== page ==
Photo by Philippe Matsas
You’ve probably never heard of Martin Monestier, but he is literally one of the best people ever. He used to be a photojournalist but after taking his millionth photo, he went through a bizarre phase which involved boarding himself up in his flat and contemplating suicide for two years. After this crisis, he came back to the living with a book that examined, not too surprisingly, the many facets of suicide. He then went on to write a whole bunch of obsessive masterpieces about fascinating subjects like human monsters, child criminals, flies, shit, and spit. Only a handful of them have been translated into English, but if you ever run across a copy, snatch it up.
Vice: Do you consider yourself a historian?
Martin Monestier: No, historians concentrate on the big picture, the important historical events. I like the details. When they say that Napoleon was in love with Josephine, it’s a real historical fact. I only got interested in it when I discovered that he had trouble approaching his wife’s bed. She had three huge dogs that would jump on him every time he tried to have sex with her…
How’d he deal with that?
By kicking them. He got bitten a few times, though.
Do you get annoyed when people call you an “encyclopedist of the weird”?
It’s pretty nice to have a title. But it’s not really weirdness—it’s all the little things that are pushed away from general knowledge and discussion.
Yes. Shit is present in every part of the human thought. There is not one philosophy, not one religion, not one architectural project that hasn’t incorporated shit into its making. I myself have an excellent collection of turds.
That’s nice, what exactly have you got in your turd collection?
Shit can be a great material for painting and sculpting. I own fascinating paintings of turds which have a lot of personality. For example, I have a painting illustrating the pope’s shit and the shit of a nun who was following him. They are completely different although they had eaten the same thing. The pope’s shit shows clear signs of phenomenal diarrhoea while the nun’s is very well shaped. I can therefore say that the pope must have had intestinal problems, at least on that day. It’s fascinating. Excrements were present in the thoughts of the greatest thinkers. A famous quote by Montaigne goes “kings and philosophers shit, and women too.” Did the son of God take dumps like everyone? The question remains… In Tibet, people fought over the Dalai-lama’s turds and the ones of famous monks. Every day, their shit was gathered up and sold as far out as in China. It was sacred. They even dried it to use it for cooking.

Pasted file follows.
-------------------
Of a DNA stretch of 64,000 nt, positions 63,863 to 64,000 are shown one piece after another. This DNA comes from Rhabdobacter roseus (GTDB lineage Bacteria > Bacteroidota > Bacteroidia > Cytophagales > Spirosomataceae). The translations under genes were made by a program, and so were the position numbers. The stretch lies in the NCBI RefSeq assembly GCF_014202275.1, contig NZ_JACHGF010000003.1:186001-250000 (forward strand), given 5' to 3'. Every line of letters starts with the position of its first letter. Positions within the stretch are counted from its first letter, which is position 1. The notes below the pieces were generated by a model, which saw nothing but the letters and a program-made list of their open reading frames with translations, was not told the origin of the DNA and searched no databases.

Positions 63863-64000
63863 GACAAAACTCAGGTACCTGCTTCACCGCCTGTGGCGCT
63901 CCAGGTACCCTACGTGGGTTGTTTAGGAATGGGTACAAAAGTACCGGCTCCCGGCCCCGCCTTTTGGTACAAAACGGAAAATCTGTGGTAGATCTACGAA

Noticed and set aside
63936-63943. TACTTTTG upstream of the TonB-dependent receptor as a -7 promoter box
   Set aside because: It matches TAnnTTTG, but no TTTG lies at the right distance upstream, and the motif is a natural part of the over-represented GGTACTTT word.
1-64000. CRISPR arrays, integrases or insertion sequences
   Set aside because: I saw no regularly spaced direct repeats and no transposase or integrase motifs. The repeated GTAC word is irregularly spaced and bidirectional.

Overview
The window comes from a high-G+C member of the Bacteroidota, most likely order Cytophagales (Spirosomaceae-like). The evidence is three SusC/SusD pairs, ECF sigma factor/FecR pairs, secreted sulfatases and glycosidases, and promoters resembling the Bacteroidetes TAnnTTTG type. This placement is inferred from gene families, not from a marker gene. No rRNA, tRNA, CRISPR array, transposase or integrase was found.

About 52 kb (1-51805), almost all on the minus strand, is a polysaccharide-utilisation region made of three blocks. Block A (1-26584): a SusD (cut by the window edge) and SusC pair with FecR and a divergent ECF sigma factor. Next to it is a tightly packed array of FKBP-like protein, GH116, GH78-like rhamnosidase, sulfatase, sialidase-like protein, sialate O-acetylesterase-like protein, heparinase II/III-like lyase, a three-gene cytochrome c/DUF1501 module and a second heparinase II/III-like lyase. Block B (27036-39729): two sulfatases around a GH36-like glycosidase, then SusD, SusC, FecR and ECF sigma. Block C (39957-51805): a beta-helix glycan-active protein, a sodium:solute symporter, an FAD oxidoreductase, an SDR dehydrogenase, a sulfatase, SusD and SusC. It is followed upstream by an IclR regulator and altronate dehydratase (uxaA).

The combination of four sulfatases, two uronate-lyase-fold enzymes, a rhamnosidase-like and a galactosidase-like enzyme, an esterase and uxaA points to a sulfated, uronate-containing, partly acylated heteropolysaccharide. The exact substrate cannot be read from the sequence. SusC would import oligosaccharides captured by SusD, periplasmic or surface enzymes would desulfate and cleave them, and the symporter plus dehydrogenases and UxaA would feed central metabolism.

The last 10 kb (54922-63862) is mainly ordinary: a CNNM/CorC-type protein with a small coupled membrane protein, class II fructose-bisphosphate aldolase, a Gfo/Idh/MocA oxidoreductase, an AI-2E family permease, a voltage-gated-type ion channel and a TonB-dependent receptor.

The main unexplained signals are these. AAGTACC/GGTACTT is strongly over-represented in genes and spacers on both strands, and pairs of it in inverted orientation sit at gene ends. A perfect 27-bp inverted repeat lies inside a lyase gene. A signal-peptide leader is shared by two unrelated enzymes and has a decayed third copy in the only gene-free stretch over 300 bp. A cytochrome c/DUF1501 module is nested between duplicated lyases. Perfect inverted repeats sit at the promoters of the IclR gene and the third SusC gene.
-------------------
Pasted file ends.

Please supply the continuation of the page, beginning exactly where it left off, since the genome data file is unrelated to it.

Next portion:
Why do you say that flies are Man’s worst enemy?
Everyone thinks that cockroaches will outlive us, but they’re wrong. I’m sure that flies will do. Every year, flies kill one and a half million humans. They live on a total surface of 10 million km2, which is the size of Canada. Flies are the only animal that follows men everywhere they go… The North Pole, the equator, everywhere. They have even been in submarines and in spaceships.
OK. You’ve written about cannibalism. How many cannibals live on Earth today?
There are more than you would think. In Russia, the police face one case of cannibalism every month on average. We estimate the number of people who regularly eat human flesh at about 2.5 million. There are two groups: the ones who do it to survive, and the others. In the latter group you also get cannibal serial killers. We think that there’s about 100 to 150 living free in the United States only. There are a lot in developing countries, but no one talks about it because it’s pretty bad for the reputation of these places. It’s just like criminal children. There are about 50 murders committed by children each year in France. And these are young children, not teenagers. In Japan, there are about 250 every year.
Oh man, children are seriously scary and bad…
They’re not bad, they’re evil. They have the exact same reasons for killing as adults: love, revenge, hate. Just like experienced killers, they prepare an alibi before committing their crime.
When you were 15, you left school and started working so you could buy a scooter to meet a girl in Sweden…
Yes I did. I still remember her name. It was Lina Anderson. I wanted to buy a scooter to go see her in Sweden. Everything seems so simple when you’re young. But really, it was all because of Jack London. My dad used to tell me that everything Jack London wrote was true, so I told myself that high school was boring and that I should go out and see the world.